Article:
The definition of a learning style is actually fairly loose. Some educators may subscribe to the idea that students in their class will fall under the umbrella of three main learning styles – visual, auditory, and tactile. Some use the VARK modalities, categorizing learners as Visual, Auditory, Read/Write, or Kinesthetic. Others utilize educational psychologist Howard Gardner’s Multiple Intelligences, a much more detailed breakdown of various types of thinking:

  • Visual-Spatial
  • Bodily-Kinesthetic
  • Musical
  • Interpersonal
  • Intrapersonal
  • Linguistic
  • Mathematical

Students in school are often tested for their learning style or preferred intelligence. This test or quiz is intended to make students more aware of their learning habits, as well as inform the teacher. This information is valuable, but there is a disconnect between this knowledge and how a teacher uses it to guide her instruction and assessment.

In order to appeal to “kinesthetic learners”, teachers have students get up and move around the room, or hop up and down while they read. “Musical learners” are told to compose songs or rhymes to aid them in remembering spelling words or mathematical equations. Diagrams on boards and sketches in notebooks are expected to be the means by which “visual-spatial learners” absorb information.

The learning style tests themselves do not prescribe one all-inclusive style to a student. For example, when I took a multiple intelligences quiz in my latest education class, I was an even mixture of intrapersonal, linguistic, bodily-kinesthetic. I laughed the results off as inaccurate – clapping or tossing a ball does nothing to enhance my learning, and I need a lot of visuals when it comes to math. Here lies the essential problem with relying on learning styles – they are ineffective because students are fluid and ever-changing.

In a letter to the Washington Post, Howard Gardner himself rejects the idea of learning styles. His theory of Multiple Intelligences “assumes that we have a number of relatively autonomous computers—one that computes linguistic information, another spatial information, another musical information, another information about other people, and so on” (Strauss).

His Multiple Intelligences are not to be funneled into specific learning styles, but instead are intended to determine the way our flexible minds process information. To label a student as a “linguistic learner” and therefore use specific learning strategies with her is to do that student a disservice. A student may have strong linguistic preferences while reading and studying a book, but this does not automatically transfer to a math class. In this case, handing the student a math textbook and instructing her to read a chapter does not necessarily mean that her reading will ensure her comprehension of equations and problems.

So clearly, the interchangeability of Multiple Intelligences and learning styles in the classroom is misleading and inaccurate, according to the creator of Multiple Intelligences himself. But what about other types of learning styles, such as the VARK? Although success of teaching to learning styles is perpetuated in mainstream education, a 2008 study seems to disagree. The Department of Psychology at the University of California asserted “that at present, there is no adequate evidence base to justify incorporating learning-styles assessments into general educational practice” due to the fact there is little correlation between specific learning style instruction and success or failure (Pashler).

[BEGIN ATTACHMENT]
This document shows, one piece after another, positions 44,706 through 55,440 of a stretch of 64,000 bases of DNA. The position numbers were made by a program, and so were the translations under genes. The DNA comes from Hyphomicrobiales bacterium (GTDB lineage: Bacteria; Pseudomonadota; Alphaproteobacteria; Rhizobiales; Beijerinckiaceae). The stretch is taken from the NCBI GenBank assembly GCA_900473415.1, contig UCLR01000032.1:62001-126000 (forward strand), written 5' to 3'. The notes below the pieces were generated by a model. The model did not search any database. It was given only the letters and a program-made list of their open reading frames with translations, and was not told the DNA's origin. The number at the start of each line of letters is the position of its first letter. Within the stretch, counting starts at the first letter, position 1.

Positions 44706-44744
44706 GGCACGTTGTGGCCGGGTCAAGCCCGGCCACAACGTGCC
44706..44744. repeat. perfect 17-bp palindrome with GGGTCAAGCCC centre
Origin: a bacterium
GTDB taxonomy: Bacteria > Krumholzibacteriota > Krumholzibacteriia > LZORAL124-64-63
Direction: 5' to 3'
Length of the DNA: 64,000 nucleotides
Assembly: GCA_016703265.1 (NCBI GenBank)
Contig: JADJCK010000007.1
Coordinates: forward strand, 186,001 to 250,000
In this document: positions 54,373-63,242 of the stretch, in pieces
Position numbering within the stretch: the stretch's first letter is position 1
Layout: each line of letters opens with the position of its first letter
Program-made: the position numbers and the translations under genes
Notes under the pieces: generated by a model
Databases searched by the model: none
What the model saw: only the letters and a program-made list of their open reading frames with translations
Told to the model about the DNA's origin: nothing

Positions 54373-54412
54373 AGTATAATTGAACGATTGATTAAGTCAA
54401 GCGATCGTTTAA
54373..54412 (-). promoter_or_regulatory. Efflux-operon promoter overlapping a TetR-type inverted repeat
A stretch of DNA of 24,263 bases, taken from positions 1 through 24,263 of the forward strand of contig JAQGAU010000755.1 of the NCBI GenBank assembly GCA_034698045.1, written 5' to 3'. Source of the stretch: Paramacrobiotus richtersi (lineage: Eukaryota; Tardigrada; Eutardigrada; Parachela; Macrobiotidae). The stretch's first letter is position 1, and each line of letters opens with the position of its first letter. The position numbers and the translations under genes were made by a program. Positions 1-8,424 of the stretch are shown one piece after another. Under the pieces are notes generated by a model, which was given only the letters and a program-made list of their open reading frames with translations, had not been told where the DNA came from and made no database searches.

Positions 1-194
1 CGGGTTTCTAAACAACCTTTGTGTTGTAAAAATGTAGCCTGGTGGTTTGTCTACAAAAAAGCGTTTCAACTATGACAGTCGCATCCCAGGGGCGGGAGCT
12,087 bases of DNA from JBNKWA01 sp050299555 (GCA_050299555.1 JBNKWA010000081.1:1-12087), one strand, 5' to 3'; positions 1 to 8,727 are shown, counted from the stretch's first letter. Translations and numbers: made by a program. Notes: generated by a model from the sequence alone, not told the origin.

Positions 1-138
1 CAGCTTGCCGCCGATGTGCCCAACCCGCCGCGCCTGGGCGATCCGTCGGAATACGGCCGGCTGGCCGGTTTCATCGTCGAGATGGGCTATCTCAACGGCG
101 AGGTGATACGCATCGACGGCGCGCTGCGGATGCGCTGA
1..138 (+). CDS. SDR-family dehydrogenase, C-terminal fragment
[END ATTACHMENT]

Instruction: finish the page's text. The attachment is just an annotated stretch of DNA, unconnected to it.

Question to ponder: why do schools use methods that are not proven to be effective?

Open Doors focuses on the student as not only a learner, but a human being as well. After all, the two are inextricably connected. Mentorship is key in the relationships we build with teens. With this mentorship comes the fostering of self-direction. Students unearth through experience what they love to learn, and how they learn best – not through an internet quiz that defines them and puts them in a specific category.

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Open Doors member gets a hands-on learning experience in the Wild Edibles class

Resources:

Strauss, V., & Gardner, H. (2013, October 16). Howard Gardner: ‘Multiple intelligences’ are not ‘learning styles’. Retrieved October 10, 2014.

Pashler, H., McDaniel, M., Rohrer, D., & Bjork, R. (2008). Learning Styles Concepts and Evidence. Psychological Science in the Public Interest, 9(3), 105-119.

Riener, C., & Willinghm, D. (2010, September 1). The Myth of Learning Styles. Retrieved October 10, 2014.

This post is part of our “Your Life – Your Learning!” series, designed to help the Grand Rapids community rethink teen learning, and brought to you with support from the Wege Foundation.

Early October at Open Doors

Have you ever wondered what goes on in some of the classes offered at Open Doors? Our teens are hard at work with some hands-on fun.

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The Mechanical Autopsy class practices picking locks on Open Doors’ front door.
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The Mechanical Autopsy class dissects a broken well pump.
A power drill is also autopsied.
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Teens take a break to enjoy the rain.
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The Wild Edibles class visits a sustainable farm and tiny house in Saranac, MI.
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Open Doors member proudly shows off her latest artwork.

Does this look unlike a classroom? Learning looks different here at Open Doors. We would love to show you more–come visit us at our monthly Open House.